The editors of the Journal of Forest Business Research are committed to providing a high-quality scientific journal that promotes the exchange and validation of ideas, leading to progress in fields related to the business side of sustainable and responsible forest investments and management. Scientific research articles and scholarly reviews are subjected to a conventional peer-review process, using a double-blind procedure. Journal’s editors mediate all interactions between reviewers and authors, peer-reviews are not published and are owned by authors of the reviews.

The peer-review process in the Journal of Forest Business Research is following:

  1. Manuscript arrives to the Editorial System operated by OJS software that manages the submission and review processes.
  2. Managing Editor anonymize manuscript authorship by removing author(s) names, affiliations, document details or any other information that potentially could recognize author(s). Also, in this step the Plagiarism Checker powered by Grammarly software is performed to check the originality of manuscripts.
  3. Next, four editors review the article and vote if it fits the scope of JFBR and fulfils minimum requirements for peer-review. The decision takes into account the Grammarly report indicating manuscript metrics (e.g., reading time, number of words and sentences), its overall score, writing issues and plagiarism evaluation.
    If article is clearly outside the scope of the journal, or it is too similar with earlier published work, the article is desktop rejected and does not enter the peer-review stage.
    If author(s) do not adhere to the author guidelines at JFBR, or the manuscript is scientifically incomplete and/or lacks a significant, novel contribution to the field, or it is difficult to understand due to e.g., linguistic problems, the manuscript is returned to authors for revision.
    If the authors decide to resubmit the revised version, it will be considered as a new submission.
    If article fulfills minimum requirements for peer-review, the leading Editor is assigned to the manuscript.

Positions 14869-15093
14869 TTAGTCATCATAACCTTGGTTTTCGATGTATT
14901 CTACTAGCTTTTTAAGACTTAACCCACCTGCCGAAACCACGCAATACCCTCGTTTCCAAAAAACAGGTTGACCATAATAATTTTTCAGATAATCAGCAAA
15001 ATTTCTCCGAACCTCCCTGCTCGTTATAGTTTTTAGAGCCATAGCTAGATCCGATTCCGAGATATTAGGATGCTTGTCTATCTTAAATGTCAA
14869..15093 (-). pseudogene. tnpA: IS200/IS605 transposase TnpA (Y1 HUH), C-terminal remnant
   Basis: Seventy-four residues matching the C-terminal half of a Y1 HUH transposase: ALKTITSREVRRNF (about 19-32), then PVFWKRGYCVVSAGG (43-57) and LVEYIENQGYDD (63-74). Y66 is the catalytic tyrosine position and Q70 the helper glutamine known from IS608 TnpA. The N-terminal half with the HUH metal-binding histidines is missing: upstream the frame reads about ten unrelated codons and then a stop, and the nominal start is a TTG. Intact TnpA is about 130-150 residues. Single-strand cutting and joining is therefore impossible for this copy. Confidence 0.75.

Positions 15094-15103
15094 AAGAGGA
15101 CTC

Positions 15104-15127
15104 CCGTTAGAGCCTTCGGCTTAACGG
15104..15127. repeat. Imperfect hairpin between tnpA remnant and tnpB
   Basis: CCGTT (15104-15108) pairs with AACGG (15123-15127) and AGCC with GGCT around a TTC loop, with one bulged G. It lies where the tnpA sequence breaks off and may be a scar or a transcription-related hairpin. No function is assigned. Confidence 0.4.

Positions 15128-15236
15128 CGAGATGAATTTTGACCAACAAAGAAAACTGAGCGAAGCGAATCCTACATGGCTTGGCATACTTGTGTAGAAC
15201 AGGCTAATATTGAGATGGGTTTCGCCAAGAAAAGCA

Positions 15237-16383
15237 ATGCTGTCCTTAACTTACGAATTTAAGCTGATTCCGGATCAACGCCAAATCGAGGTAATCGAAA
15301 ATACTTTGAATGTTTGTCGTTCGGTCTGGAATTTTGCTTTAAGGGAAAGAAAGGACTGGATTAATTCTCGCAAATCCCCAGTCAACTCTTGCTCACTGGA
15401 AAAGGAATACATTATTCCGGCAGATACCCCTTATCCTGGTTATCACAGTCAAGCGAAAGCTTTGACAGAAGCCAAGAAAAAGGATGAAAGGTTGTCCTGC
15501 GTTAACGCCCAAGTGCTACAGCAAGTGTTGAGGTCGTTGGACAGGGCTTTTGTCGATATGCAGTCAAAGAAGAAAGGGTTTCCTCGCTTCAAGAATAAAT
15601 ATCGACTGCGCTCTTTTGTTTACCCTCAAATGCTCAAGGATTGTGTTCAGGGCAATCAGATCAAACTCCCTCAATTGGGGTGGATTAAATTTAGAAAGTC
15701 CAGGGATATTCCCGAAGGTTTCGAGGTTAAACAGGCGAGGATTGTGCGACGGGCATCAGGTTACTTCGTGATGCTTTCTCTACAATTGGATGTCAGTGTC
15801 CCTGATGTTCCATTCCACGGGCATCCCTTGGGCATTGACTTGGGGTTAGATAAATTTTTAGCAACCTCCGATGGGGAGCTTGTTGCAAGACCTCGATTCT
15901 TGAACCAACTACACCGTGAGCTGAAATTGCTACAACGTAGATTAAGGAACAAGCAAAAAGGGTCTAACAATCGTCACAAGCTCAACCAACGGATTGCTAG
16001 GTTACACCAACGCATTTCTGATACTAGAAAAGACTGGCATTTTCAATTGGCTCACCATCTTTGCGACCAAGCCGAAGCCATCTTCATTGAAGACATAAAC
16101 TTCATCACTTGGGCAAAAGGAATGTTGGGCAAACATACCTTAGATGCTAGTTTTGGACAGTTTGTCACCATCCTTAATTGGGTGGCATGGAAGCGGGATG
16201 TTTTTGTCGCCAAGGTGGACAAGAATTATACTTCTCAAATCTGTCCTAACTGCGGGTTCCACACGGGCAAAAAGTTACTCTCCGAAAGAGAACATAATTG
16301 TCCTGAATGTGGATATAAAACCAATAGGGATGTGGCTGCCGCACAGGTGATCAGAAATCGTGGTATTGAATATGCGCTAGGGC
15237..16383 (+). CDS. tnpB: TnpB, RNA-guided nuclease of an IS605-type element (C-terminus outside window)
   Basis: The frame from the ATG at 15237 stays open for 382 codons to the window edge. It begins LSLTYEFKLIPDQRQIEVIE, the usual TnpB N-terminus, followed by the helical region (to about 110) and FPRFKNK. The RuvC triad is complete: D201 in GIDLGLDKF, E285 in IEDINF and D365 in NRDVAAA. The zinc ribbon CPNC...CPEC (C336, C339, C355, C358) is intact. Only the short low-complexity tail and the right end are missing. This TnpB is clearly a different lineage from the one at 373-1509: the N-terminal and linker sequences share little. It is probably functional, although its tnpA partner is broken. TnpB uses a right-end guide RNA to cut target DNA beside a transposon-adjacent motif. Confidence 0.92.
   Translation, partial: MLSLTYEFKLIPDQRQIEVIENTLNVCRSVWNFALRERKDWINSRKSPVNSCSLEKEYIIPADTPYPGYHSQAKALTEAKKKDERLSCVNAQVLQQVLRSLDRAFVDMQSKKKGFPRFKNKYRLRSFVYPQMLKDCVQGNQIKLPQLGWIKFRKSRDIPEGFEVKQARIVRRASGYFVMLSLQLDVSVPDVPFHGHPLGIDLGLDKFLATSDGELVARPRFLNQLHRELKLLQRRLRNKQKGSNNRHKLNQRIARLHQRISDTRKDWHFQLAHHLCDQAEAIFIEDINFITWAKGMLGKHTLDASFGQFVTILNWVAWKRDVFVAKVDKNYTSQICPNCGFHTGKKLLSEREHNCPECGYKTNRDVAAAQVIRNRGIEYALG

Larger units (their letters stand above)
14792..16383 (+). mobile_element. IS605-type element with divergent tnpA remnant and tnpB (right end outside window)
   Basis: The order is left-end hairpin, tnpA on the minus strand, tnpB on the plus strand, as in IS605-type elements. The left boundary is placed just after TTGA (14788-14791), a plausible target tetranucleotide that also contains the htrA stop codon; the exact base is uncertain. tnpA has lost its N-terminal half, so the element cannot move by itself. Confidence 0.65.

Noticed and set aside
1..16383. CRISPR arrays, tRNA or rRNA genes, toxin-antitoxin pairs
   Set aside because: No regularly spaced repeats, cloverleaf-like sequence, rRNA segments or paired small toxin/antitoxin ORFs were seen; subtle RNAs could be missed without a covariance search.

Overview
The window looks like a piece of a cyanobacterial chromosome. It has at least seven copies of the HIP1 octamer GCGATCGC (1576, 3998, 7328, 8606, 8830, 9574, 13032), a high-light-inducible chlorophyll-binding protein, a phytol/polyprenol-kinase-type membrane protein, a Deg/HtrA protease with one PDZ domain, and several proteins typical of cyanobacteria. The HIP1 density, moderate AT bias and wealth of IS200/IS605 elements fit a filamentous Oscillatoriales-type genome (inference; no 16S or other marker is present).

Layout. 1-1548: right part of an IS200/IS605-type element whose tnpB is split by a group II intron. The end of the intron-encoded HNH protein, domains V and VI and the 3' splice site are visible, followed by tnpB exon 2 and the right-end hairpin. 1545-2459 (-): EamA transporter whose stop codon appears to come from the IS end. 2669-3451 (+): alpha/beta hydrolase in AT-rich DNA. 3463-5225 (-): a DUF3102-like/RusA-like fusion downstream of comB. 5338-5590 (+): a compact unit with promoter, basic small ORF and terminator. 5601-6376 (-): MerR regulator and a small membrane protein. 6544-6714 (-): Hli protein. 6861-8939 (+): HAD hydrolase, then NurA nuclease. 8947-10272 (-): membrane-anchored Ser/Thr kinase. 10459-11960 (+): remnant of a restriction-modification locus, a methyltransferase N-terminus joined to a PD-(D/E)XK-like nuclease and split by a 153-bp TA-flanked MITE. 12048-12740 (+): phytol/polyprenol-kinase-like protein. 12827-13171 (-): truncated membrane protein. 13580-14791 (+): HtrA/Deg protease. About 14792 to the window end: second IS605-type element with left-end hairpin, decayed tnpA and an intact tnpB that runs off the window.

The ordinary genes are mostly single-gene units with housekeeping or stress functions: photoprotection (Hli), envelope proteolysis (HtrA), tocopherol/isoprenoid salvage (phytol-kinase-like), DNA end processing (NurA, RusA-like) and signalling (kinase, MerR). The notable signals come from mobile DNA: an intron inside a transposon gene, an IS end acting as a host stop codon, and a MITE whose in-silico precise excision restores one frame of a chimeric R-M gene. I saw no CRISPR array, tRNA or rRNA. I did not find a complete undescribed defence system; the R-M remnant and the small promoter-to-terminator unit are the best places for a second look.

4. Leading Editor of the manuscript selects the reviewers and submits the manuscript to peer-review. Leading Editor and the authors know each other’s identity but the reviewers work under anonymity. As a standard of JFBR, two qualified scientists are assigned for each manuscript. The reviewers must follow reviewers guidelines and are asked to submit the review report using OJS, and have the opportunity to provide one of the following recommendations:
  • Accept Submission (no revisions required; this is quite rare).
  • Revisions Required (manuscript will be acceptable after either minor or major revisions; please provide an explanation of the revisions required in your review report).
  • Resubmit for Review (manuscript requires major revision, possibly with the addition of new experiments, and the reviewer wishes to evaluate the revised version).
  • Resubmit Elsewhere (manuscript is technically sound, but limited in scope or a better fit for a different journal).
  • Decline Submission (manuscript is flawed in such a way that it should not be published).
  • See Comments (for any other recommendation that does not fit any of the above categories).

After considering all review reports, the Leading Editor will ultimately determine if the manuscript is suitable for publication. The journal also encourages contribution of editorial opinion pieces, which may be selected, on a limited basis, at the Editors’ discretion.

Before accepting or declining a review, please consider whether or not the manuscript is within your area of expertise, whether or not you have a conflict of interest, and whether or not you have the time to invest in a proper review. Please respond, to either accept or decline, as soon as you can.

To start your review, please provide a short summary of the article. This shows the Editor that you have read and comprehended the article. Then, give your primary impressions of the article. Is it novel? Is it interesting? Will it have a significant impact on this area of research? Is it up to the standards of JFBR?

Specific comments and suggestions will also help the authors improve the manuscript. It is helpful to concentrate on the experimental methodology, the discussion of the results, and the conclusions reached by the authors. Issues such as grammar and formatting will be handled by the editorial staff, so you do not need to spend time on these aspects of the manuscript. To facilitate the revision process, comments about specific items in a reviewed article should be listed according to line number.